Spatial characterization and analysis of forests in the Mount Bachelor volcanic chain, central Oregon Public Deposited

http://ir.library.oregonstate.edu/concern/graduate_thesis_or_dissertations/ms35tc04q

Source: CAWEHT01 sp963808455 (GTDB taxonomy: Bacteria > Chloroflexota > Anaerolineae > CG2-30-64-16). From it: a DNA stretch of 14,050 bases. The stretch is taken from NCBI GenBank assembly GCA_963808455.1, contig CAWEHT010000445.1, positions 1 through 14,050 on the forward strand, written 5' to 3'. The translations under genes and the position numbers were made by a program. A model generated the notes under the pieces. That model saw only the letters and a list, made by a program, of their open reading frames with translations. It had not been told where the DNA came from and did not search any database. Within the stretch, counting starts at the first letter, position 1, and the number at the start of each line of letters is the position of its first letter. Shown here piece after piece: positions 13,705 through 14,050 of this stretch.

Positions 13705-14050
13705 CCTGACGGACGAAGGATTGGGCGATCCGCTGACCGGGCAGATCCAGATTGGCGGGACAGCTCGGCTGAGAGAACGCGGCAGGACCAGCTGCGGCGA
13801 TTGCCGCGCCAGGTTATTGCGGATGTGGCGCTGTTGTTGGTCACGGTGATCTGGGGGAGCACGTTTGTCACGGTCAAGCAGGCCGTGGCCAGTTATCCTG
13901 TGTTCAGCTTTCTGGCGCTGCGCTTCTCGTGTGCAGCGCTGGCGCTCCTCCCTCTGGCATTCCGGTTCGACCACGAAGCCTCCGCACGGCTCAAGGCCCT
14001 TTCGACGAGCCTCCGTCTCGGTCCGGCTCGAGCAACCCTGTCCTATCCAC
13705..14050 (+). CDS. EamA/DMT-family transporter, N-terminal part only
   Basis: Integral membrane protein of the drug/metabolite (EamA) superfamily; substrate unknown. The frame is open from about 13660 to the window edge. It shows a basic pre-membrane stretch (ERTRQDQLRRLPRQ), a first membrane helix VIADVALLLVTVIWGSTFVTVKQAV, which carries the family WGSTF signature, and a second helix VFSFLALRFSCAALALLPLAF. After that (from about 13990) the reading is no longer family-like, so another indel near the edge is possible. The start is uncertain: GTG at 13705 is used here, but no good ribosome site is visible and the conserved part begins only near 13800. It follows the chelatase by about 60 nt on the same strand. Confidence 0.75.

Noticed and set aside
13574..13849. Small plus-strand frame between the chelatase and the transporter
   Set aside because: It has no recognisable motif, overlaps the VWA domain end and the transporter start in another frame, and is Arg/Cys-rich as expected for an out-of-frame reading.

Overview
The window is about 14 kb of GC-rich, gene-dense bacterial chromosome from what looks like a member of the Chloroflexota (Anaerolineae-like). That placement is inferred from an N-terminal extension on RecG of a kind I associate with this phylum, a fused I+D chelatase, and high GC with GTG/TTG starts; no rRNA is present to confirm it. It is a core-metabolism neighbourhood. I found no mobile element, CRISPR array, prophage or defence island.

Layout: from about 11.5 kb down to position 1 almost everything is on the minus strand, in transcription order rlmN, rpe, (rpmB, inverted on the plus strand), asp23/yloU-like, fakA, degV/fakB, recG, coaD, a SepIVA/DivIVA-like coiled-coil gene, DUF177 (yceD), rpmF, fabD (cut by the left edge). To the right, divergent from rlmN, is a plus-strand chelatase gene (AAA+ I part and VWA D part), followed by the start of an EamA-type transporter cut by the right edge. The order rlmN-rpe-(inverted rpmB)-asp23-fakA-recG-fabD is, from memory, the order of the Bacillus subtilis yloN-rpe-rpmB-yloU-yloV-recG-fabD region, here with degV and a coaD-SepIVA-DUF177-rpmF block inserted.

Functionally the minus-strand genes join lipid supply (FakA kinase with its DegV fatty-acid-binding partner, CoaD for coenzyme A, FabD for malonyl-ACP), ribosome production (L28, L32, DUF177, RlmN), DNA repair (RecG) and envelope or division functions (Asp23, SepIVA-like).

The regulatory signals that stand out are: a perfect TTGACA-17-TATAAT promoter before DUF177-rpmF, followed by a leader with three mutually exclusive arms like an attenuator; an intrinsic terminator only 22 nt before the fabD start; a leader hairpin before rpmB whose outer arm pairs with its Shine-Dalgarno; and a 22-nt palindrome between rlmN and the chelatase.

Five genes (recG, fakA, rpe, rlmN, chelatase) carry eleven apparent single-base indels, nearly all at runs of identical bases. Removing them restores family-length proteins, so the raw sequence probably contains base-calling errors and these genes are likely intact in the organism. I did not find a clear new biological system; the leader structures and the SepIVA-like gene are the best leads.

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  • Forest spatial pattern is a primary interest of landscape ecology due to the relationships between spatial configuration of biotic components and ecological processes. The spatial pattern must be measured in meaningful ways so that relationships between forests and their environment can be analyzed. Aerial and satellite imageries provide ecologists a variety of scale choices at which the spatial information of forests can be presented in levels ranging form individual trees to landscapes. The high lava plain of central Oregon is characterized by young lava flows of moderate relief interrupted by scattered cinder cones and lava buttes. The regosolic soils developed on pumice support open coniferous forests of nationwide significance. The relationship between forests and the harsh rocky land has not been analyzed, yet large portions of the forest have been logged at various intensities over the last 40-50 years. A better understanding of the relationship between forests and environment is needed for management of healthy forest ecosystems. It is the intent of this study to use remotely sensed data to measure the spatial variability of forest patterns across the lava landscape in Mount Bachelor volcanic chain, and to analyze relationships between forest structural attributes and environmental variables. First, I used aerial photographs to characterize tree point pattern and measure canopy crown closure and density. A step-wise digital approach based on spatial, spectral, and topographic characteristics of the photographic data was developed to measure forest spatial patterns. The method provides a fast and accurate, yet low cost way to characterize tree point pattern and measure canopy crown closure and density. Second, I used Landsat TM imagery to estimate leaf area index (LAI). A new approach using multiple regression analysis was developed to overcome the saturation problems of commonly used vegetation indices at high LAT ranges and improve the performance of Landsat TM data in estimating LAI. Finally, I conducted an analysis using the spatial data developed in this study and supplemented with that obtained from Deschutes Nation Forest. The study documents methods of integrating multiple GIS data layers for spatial analysis and parameterizing relationships between forests and environment.
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